Changing of the Guard at the USPTA Native American Task Force


After 4 years from 2020 until 2024, Craig Bell's tenure as the USPTA's Native American Task Force Leader has come to an end. The Native American Task Force is one of 7 USPTA DE&I initiatives together with the  Women's Task Force, Asian-American Task Force, Hispanic Task Force, LGBTQ + Task Force, Adaptive Task Force, and African American Task Force.


Who is Craig Bell?

If you don't know Craig Bell, you must have been living under the proverbial rock for the last 5 decades. That's 50 years, folks, considering he started out working for the Woodlake Racquet Club in Oklahoma City in 1974!


Craig's list of credentials is (almost) as long as Ken De Hart's! And that does says something. Here it goes:


Craig Bell

  • USPTA Native American Task Force Leader (2020-2024) 

  • Proud Member of the Chickasaw Nation

  • At The Net Podcast, Co-host

  • USPTA Master Professional

  • USPTA Pickleball Professional 

  • PTR Tennis Professional

  • PPR Pickleball Professional


  • Director of Racquet 

How Craig became the USPTA Native American Task Force Leader

Craig says, "I saw some correspondence sent out by John (Embree) at the beginning of 2020 (I think) about all the great DE&I Task Forces that were being set up and who the leadership was and all the great things that they were doing.  I wrote back and said something like, "Hey, where are the Native Americans in this group - how come we are being excluded??"  John wrote back and said he didn't realize I was Native American and would I be the Task Force Leader. I thought to myself, why not as I called out USPTA for not recognizing the Native Americans, then I better put my money where my mouth is! And that's how I became the Native American Task Force Leader and have been doing so for the last 4 years."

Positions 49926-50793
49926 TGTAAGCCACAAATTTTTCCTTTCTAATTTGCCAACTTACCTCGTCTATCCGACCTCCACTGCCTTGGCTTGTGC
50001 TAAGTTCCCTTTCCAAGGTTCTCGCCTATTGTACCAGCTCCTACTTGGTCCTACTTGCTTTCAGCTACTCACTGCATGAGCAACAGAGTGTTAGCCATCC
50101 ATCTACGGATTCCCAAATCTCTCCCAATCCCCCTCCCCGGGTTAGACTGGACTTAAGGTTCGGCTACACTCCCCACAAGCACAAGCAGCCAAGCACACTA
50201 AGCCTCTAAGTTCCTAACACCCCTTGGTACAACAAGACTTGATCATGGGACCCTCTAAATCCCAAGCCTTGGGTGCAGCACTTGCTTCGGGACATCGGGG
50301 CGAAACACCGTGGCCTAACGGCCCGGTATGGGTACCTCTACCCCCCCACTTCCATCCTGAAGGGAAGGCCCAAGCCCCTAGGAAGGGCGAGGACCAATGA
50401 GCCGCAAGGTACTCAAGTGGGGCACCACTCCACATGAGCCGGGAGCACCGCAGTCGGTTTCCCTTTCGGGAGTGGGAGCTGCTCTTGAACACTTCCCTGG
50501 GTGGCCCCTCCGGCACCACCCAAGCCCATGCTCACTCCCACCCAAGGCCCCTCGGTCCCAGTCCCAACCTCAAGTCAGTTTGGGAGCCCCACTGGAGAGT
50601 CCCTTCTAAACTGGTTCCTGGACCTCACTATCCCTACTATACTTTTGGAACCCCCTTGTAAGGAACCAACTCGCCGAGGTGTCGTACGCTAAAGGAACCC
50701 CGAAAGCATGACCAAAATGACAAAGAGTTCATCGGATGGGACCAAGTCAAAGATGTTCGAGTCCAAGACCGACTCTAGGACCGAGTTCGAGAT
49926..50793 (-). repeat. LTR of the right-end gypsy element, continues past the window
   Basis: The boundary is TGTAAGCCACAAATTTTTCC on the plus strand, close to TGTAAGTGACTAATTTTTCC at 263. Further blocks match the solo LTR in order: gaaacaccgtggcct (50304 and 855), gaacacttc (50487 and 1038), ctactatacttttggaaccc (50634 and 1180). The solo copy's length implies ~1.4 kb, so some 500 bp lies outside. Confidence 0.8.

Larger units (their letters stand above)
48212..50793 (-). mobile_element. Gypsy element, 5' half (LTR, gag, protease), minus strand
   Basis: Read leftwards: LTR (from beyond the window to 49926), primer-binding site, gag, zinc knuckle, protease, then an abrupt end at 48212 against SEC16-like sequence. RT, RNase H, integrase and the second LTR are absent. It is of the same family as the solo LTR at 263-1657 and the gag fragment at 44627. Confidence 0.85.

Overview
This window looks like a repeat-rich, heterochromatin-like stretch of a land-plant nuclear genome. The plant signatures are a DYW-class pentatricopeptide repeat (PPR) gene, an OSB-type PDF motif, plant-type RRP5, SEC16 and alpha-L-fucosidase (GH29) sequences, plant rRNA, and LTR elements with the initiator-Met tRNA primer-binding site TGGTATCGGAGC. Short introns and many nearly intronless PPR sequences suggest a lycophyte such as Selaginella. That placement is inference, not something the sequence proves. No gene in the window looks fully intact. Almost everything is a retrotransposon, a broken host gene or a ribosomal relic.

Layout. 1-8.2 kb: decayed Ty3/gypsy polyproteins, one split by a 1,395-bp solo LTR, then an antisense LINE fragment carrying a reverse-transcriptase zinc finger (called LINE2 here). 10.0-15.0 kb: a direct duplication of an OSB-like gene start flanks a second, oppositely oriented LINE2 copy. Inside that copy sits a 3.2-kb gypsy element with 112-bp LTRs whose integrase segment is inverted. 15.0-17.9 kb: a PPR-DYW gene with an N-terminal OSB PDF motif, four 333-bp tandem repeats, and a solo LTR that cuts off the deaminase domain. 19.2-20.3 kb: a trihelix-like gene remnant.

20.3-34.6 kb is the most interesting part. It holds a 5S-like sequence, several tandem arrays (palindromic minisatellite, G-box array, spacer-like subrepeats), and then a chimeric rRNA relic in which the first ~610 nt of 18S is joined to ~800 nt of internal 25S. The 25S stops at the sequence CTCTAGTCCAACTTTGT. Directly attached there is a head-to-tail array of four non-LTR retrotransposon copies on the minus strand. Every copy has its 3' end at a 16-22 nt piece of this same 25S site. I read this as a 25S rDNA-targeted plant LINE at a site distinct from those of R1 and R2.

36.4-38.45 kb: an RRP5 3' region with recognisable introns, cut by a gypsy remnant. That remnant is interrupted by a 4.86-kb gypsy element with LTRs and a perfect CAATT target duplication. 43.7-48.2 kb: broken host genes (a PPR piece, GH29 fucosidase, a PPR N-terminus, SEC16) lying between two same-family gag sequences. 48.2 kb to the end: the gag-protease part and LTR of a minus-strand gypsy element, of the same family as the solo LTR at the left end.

From the USPTA website:  The USPTA recognizes and appreciates diversity and inclusion within the game of tennis and its membership of tennis professionals. By promoting the USPTA as a more diverse and inclusive organization, we will enrich the sport of tennis and add a deeper, richer, and broader experience for everyone. Diversity and inclusion permit the USPTA and its members to embrace the world and also allow the organization to reflect its society.

Craig Bell: "I always try and do my best, if I'm going to be involved with a project\group\association - especially if I'm in a leadership position.  And since there was no paved road for the Native American Task Force that I was aware of, I figured we needed to really help get the word out and about concerning all the great things that are going on that don't get reported in the "mainstream" media!  Zoom meetings to get members talking to each other, newsletters, spotlights, podcasts, encouraging them to speak, mentor other tennis professionals out there, put out that you are a Proud Member of your Native American nation - mine is Chickasaw and I'm really proud to be a 4th Generation member from the Dawes Tribal Roles with my Grandfather, 7 generations ago being the Chief - Levi Colbert.  I couldn't let him down!